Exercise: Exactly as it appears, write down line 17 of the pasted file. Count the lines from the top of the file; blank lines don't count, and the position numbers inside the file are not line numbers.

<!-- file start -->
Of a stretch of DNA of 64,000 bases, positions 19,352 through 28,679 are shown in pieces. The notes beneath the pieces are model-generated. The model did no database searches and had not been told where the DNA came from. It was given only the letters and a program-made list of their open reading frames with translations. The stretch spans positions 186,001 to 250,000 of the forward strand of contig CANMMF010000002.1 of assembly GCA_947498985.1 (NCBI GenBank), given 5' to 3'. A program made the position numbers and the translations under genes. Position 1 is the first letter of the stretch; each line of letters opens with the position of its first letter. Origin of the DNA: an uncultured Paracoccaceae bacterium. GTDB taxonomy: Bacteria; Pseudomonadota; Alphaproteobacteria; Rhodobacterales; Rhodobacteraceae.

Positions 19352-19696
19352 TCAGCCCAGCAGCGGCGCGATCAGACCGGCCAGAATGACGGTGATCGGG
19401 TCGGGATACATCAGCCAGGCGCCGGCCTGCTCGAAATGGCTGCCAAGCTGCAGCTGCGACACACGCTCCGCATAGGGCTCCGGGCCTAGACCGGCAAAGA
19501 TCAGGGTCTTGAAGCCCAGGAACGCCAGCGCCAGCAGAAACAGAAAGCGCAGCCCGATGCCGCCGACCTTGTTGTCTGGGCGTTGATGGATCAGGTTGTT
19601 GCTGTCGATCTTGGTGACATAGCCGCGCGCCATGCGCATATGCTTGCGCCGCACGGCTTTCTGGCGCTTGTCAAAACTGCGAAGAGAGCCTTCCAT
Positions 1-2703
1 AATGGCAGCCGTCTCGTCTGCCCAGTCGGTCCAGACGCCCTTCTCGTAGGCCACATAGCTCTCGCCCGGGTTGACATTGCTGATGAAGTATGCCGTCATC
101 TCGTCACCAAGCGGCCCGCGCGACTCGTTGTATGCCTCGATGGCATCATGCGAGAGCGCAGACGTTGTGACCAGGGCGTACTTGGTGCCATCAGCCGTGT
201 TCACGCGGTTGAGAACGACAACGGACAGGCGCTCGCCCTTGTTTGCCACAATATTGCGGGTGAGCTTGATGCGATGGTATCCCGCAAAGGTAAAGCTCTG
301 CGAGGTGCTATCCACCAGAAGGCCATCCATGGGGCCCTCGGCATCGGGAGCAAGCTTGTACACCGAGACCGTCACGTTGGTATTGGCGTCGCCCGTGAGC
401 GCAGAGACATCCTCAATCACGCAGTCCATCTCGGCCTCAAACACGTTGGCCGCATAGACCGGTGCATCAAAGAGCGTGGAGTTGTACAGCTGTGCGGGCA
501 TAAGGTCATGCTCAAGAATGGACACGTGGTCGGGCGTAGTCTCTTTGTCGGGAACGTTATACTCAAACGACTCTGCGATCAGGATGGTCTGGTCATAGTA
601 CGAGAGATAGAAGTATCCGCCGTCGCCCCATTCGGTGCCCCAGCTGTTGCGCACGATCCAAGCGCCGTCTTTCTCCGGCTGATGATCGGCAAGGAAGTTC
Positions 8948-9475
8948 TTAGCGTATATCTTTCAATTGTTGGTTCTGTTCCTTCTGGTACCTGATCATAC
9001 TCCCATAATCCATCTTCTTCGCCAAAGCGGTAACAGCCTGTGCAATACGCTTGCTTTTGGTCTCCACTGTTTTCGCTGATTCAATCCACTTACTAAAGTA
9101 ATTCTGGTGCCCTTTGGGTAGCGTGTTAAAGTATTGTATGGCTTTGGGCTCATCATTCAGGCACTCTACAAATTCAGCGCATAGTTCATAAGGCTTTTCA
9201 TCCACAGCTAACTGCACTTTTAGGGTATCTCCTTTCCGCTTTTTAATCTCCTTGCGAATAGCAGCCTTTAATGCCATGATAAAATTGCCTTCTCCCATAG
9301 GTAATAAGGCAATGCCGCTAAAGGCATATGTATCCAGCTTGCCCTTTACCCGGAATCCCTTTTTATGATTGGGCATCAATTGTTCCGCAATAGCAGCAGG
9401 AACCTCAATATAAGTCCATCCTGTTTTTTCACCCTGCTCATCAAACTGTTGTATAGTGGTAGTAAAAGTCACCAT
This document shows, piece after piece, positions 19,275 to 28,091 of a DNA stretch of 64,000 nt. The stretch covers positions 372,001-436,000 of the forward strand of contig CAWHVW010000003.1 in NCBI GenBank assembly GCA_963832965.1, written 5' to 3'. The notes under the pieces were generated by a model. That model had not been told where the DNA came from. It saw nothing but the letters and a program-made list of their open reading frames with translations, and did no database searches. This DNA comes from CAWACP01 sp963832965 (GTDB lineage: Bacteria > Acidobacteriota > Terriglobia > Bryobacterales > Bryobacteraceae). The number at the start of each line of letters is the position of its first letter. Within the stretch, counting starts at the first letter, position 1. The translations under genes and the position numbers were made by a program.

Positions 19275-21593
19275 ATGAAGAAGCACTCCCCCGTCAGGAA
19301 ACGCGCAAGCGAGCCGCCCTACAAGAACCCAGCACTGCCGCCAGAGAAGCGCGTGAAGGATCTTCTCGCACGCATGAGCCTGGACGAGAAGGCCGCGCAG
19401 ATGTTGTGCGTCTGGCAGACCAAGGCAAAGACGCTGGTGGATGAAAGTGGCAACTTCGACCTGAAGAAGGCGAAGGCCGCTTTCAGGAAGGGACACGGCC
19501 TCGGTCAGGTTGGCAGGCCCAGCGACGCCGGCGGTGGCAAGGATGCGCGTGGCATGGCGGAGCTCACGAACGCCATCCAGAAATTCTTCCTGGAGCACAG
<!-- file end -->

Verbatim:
9001 TCCCATAATCCATCTTCTTCGCCAAAGCGGTAACAGCCTGTGCAATACGCTTGCTTTTGGTCTCCACTGTTTTCGCTGATTCAATCCACTTACTAAAGTA